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12 May 2009
Environment Minister Peter Garrett has today decided that a proposal by the South Australian Government to take emergency action to manage acid sulphate soils in the Goolwa Channel, Finniss River and Currency Creek in South Australia's Lower Lakes does not need further assessment under national environment law.
"This is a temporary measure to arrest the devastating threat of acidification. It's clear to me that not taking this action would result in a bad environmental outcome and the action needs to be taken quickly. It is also clear to me that when carried out in the manner agreed by South Australia, there will be no adverse impact on matters of National Environmental Significance.
"This is certainly not a decision I have taken lightly. I have carefully considered the public submissions on this and the expert advice from my department." Minister Garrett said.
The South Australian proposal includes the construction of temporary flow regulators within the Goolwa Channel near Clayton, and in the mouths of the Finniss River and Currency Creek, and pumping water from Lake Alexandrina to the new temporary pool created in the Goolwa Channel. This will create a pool of water which will inundate areas of acid sulphate soil.
"I accept South Australia's undertaking that this proposal is temporary and a necessary step to stop further acid generation and manage acidification impacts. This will be critical to the future recovery of the system," he said.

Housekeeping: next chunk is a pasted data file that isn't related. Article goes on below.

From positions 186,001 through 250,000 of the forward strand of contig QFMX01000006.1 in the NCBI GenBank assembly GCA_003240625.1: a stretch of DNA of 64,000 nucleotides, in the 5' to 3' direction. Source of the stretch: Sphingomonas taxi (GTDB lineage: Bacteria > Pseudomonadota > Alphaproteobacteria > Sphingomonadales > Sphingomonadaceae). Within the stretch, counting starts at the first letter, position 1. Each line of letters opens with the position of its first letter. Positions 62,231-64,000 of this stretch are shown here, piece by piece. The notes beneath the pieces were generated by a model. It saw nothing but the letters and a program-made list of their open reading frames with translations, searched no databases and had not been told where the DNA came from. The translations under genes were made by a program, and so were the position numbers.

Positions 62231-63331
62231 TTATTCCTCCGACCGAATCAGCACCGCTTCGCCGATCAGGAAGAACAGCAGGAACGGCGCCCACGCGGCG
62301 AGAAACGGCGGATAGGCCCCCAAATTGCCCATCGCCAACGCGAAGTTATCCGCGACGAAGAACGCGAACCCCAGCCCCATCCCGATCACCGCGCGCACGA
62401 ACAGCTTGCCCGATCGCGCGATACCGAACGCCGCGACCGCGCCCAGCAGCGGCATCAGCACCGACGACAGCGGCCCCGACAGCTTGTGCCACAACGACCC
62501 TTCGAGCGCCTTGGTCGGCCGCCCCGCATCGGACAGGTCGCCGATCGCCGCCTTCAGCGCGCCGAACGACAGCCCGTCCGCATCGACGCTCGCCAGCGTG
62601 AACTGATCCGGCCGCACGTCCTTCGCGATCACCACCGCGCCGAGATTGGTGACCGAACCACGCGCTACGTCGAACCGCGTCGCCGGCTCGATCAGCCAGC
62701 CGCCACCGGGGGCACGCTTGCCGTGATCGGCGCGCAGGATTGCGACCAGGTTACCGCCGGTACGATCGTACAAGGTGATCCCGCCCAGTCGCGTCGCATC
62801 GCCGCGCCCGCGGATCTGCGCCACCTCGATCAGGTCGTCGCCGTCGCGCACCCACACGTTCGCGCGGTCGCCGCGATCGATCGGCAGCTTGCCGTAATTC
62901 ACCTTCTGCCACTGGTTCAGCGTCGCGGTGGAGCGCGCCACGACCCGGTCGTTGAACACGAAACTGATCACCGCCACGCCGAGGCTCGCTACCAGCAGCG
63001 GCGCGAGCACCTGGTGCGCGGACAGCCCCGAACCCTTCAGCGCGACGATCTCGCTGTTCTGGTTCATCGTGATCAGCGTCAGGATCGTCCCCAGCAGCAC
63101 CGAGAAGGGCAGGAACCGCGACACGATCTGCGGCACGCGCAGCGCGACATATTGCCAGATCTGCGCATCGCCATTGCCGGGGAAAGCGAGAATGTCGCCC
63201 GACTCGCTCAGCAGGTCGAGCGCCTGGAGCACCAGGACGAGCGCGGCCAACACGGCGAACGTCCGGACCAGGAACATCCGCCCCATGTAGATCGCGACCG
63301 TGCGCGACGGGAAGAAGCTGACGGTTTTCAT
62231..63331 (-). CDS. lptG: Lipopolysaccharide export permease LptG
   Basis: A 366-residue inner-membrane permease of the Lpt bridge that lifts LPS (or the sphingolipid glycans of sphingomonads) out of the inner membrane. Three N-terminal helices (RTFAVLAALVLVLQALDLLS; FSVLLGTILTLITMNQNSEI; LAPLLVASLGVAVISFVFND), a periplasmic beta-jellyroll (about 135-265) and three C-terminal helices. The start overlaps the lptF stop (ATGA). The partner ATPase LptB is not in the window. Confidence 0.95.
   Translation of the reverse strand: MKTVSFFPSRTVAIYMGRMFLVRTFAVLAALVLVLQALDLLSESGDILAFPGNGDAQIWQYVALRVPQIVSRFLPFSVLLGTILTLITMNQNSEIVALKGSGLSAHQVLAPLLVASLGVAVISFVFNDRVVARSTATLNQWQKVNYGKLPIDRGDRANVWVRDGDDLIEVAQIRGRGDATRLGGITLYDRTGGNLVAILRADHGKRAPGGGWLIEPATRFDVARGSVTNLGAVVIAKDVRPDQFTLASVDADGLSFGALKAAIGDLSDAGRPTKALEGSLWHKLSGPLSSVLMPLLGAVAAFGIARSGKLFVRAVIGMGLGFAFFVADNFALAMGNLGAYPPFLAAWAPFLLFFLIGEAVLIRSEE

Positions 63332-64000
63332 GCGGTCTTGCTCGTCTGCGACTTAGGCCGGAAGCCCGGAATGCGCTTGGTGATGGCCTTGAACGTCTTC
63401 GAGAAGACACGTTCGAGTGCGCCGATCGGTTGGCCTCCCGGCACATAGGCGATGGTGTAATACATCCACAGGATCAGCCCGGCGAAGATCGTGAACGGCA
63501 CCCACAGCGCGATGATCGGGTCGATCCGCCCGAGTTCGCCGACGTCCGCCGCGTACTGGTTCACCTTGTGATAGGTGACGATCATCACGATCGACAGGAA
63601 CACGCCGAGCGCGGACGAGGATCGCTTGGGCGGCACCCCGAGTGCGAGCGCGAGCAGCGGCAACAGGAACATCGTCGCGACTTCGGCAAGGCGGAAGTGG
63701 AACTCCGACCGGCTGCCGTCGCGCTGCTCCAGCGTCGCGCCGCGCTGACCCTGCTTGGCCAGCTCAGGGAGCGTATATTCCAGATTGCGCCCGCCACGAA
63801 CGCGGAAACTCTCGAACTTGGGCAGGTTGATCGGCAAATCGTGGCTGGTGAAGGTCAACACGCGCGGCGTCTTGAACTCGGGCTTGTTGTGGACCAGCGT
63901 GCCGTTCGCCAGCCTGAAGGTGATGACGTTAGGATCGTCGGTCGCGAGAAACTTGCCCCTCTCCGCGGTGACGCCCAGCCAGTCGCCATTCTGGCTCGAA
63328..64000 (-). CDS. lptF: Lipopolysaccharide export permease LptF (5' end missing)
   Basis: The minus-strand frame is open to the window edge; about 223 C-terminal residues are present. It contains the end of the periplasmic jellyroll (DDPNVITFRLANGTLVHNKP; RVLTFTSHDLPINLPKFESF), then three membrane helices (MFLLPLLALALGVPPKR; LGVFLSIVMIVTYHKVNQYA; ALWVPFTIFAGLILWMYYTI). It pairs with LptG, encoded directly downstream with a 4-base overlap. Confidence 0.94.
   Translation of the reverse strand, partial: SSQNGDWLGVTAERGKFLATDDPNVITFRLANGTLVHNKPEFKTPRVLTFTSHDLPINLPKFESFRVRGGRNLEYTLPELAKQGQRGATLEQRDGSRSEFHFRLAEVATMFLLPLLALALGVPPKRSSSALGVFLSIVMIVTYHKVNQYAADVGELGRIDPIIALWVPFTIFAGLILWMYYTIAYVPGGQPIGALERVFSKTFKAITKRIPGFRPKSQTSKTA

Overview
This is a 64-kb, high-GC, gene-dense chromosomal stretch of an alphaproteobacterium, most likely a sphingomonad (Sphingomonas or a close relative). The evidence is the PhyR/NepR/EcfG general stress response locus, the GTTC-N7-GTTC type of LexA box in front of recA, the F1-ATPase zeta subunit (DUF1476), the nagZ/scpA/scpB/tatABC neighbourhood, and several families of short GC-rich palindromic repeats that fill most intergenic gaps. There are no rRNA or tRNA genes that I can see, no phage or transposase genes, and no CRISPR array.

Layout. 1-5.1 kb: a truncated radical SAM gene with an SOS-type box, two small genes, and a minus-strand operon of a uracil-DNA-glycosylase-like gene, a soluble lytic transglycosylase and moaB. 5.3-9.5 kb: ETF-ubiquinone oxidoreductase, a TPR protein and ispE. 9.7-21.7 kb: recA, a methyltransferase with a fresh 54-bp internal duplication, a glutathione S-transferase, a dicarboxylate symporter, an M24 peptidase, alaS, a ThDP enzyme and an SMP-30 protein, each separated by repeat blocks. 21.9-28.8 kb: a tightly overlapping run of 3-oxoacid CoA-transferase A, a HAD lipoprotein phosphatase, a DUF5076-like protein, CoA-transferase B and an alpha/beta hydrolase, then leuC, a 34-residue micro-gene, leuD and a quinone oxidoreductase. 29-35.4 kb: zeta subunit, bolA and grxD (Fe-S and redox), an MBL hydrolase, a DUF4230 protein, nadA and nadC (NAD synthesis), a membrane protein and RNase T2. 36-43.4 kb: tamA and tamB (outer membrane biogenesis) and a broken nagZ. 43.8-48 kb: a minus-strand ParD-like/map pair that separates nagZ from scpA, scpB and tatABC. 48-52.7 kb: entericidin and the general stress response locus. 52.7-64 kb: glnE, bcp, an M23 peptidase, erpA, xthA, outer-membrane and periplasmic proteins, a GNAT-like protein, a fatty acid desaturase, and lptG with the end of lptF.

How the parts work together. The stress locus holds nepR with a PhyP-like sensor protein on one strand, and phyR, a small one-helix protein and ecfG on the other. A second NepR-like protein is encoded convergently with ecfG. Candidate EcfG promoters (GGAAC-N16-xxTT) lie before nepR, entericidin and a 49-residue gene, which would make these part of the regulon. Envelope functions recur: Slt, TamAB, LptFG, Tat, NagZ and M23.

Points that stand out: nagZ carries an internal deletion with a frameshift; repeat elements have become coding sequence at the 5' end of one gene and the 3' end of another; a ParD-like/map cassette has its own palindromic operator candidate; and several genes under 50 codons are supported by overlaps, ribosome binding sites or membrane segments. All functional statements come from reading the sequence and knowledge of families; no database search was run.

The South Australian Government has made a series of undertakings to ensure there are no significant impacts on nationally protected matters.
These undertakings include the requirements for the South Australian Government to:
"I have limited the flow regulators to only operating for two years. However, I acknowledge that South Australia will need to assess the benefits of winter rainfall to the system. If the South Australian Government wishes to operate these emergency measures for more than two years, they must refer longer term action for assessment under national environmental law. This referral would need to happen by 1 December this year," he said.
The proposal was referred to the Department of the Environment, Water, Heritage and the Arts and was put out for a ten day period of public comment from 6 to 22 April 2009.